Updated: May 10, 2021
She always wanted a dog. From the time she could speak, every chance she got she would ask if she could have one. The answer was always “no.” We had no room for a dog in our small apartment. Every time she’d see a dog on a walk she’d ask the owner if she could pet it. She loved dogs and wanted her own so badly.
In 2012, a few months before she turned 10, we bought our house in the South Bay. It was around that time we began to consider becoming dog owners. It was also around that time that her worries began. Worries that would turn into obsessions and six years later full-blown debilitating obsessive-compulsive disorder (OCD.)
By early 2013, we had found a breeder with a litter of Golden Retriever puppies for sale — her wish was about to come true! Two tiny male puppies were available, both fluffy and cute, one slightly smaller and darker in color than the other. We decided to name him Eddie. I brought her along to meet both puppies so she could pick the one she liked the most… this task proved to be overwhelming:
“What will happen to the one I don’t pick?”
“What if I pick the wrong one?”
“What if I end up not liking it?”
“Can we give it back?”
“Can I change my mind?”
“What if something happens to it?”
“What if I end up hurting it?”
“What if I do something to it and it dies?”
“What if I kill it?”
She decided on the smaller, darker one, and I was supposed to pick him up 10 days later — but she couldn’t stop ruminating over her decision. Maybe the lighter one was better? What if she would regret her decision? Over and over and over.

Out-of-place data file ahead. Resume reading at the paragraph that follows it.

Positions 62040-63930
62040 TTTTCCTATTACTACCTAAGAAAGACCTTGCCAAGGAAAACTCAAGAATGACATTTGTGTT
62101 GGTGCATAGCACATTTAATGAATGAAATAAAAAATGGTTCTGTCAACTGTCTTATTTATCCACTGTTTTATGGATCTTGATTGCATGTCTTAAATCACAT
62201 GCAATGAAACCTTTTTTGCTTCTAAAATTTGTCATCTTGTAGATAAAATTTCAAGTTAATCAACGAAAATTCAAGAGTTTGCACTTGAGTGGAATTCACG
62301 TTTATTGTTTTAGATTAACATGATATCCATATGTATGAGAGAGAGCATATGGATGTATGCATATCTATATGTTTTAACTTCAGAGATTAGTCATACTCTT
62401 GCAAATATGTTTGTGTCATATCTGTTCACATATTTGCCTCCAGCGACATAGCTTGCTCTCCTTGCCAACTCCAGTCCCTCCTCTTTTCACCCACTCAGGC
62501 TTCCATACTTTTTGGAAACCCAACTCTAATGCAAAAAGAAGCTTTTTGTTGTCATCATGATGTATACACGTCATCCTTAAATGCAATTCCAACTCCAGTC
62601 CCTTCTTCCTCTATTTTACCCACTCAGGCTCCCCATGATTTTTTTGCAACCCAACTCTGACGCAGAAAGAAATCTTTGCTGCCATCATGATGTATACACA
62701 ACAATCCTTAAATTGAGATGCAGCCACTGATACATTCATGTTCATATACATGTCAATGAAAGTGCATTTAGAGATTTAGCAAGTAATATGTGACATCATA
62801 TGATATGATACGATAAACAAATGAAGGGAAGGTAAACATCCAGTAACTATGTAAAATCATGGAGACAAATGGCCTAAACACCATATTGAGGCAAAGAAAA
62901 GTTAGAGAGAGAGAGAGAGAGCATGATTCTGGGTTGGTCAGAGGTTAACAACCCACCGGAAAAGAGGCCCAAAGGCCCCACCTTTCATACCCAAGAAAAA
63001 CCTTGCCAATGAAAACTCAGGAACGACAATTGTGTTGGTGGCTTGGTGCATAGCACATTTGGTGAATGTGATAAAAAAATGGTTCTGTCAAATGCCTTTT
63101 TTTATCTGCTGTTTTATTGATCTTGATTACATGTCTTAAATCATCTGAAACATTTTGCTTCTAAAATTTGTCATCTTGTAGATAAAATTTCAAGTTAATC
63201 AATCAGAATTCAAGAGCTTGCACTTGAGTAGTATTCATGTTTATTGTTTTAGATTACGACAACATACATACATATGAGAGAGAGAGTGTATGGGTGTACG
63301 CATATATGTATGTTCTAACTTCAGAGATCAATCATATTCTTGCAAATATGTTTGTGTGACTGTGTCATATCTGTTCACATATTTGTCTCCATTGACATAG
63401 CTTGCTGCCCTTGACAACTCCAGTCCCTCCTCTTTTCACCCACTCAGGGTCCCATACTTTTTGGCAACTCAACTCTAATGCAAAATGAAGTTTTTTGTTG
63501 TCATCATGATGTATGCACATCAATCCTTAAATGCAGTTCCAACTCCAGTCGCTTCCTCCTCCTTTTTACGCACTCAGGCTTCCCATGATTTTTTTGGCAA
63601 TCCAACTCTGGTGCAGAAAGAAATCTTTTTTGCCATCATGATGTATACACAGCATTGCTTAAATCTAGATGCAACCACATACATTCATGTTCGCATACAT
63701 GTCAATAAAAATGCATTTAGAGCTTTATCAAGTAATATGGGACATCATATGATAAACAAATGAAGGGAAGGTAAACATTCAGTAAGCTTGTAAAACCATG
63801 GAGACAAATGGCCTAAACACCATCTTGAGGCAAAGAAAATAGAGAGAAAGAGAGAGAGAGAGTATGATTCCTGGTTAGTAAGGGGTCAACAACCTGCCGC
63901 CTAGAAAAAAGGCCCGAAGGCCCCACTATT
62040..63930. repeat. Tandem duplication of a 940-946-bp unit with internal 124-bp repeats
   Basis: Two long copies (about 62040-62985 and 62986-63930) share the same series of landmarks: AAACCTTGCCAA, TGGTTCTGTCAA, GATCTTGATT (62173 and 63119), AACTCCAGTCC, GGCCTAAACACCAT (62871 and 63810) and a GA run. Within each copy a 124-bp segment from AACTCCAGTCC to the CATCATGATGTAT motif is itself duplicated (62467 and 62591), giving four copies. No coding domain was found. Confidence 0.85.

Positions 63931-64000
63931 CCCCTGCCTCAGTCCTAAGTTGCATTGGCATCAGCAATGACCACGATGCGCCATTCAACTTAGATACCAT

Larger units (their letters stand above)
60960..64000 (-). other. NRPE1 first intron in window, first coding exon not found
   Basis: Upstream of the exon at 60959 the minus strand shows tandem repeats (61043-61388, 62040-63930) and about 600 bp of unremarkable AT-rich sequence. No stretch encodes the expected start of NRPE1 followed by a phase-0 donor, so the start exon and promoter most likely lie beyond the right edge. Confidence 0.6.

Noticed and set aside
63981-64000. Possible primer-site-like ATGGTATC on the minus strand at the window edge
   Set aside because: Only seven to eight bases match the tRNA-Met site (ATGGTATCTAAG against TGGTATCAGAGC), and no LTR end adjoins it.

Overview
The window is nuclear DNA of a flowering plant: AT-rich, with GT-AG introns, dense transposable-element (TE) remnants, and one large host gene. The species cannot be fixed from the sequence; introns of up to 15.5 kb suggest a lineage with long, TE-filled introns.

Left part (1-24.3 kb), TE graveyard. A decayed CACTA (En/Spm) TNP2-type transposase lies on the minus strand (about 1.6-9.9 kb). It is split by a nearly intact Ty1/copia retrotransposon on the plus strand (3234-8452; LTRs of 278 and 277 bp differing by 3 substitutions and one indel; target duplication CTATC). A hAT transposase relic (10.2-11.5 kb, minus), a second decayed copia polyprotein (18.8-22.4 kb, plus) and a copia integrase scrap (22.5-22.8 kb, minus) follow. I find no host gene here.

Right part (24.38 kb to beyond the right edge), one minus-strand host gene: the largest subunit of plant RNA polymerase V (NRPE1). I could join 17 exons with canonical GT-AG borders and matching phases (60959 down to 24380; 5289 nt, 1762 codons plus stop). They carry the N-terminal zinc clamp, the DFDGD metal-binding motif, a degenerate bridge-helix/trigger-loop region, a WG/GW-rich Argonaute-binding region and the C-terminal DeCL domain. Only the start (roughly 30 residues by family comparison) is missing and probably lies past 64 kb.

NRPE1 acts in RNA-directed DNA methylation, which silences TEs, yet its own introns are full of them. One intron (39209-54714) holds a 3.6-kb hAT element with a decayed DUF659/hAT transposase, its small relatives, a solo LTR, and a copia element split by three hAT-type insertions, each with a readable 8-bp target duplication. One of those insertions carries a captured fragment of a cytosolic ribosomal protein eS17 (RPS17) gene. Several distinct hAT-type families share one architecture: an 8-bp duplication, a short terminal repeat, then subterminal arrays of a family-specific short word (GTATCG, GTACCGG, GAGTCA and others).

At the time, my husband and I didn’t understand what was really happening. It all seemed so silly! She was about to have the puppy she had always dreamed of, and it was causing her this much distress? Really?!
Over the next few days, her fears of picking the wrong dog were replaced by fears of hurting it, which then morphed into fears about hurting her brother, her dad and me. This is typical OCD thinking — but we didn’t know that then. This is how a “normal” brain attempts to prevent us from putting ourselves or others in harm’s way. It sends us thoughts warning us of potential dangers and awaits our response. This is fight-or-flight response testing in full effect. If we respond with fear or panic, our brain will assume it’s “onto something,” that potential danger is real, and it will send us more thoughts to respond to. Unless we stop reacting to these thoughts, they may keep coming and they can continue to evolve. A person with OCD may believe all warnings are to be taken seriously…
We took her to see a therapist who asked her if she would feel better “if mom hides all sharp objects from you”… Wow! Didn’t see that coming!
She was now terrified of getting the puppy while the rest of the family was beyond excited. But there was no way she was going to talk us out of it. I figured if I just went and got the dog and surprised her, she would instantly love him and drop all the worrying. I was partially right.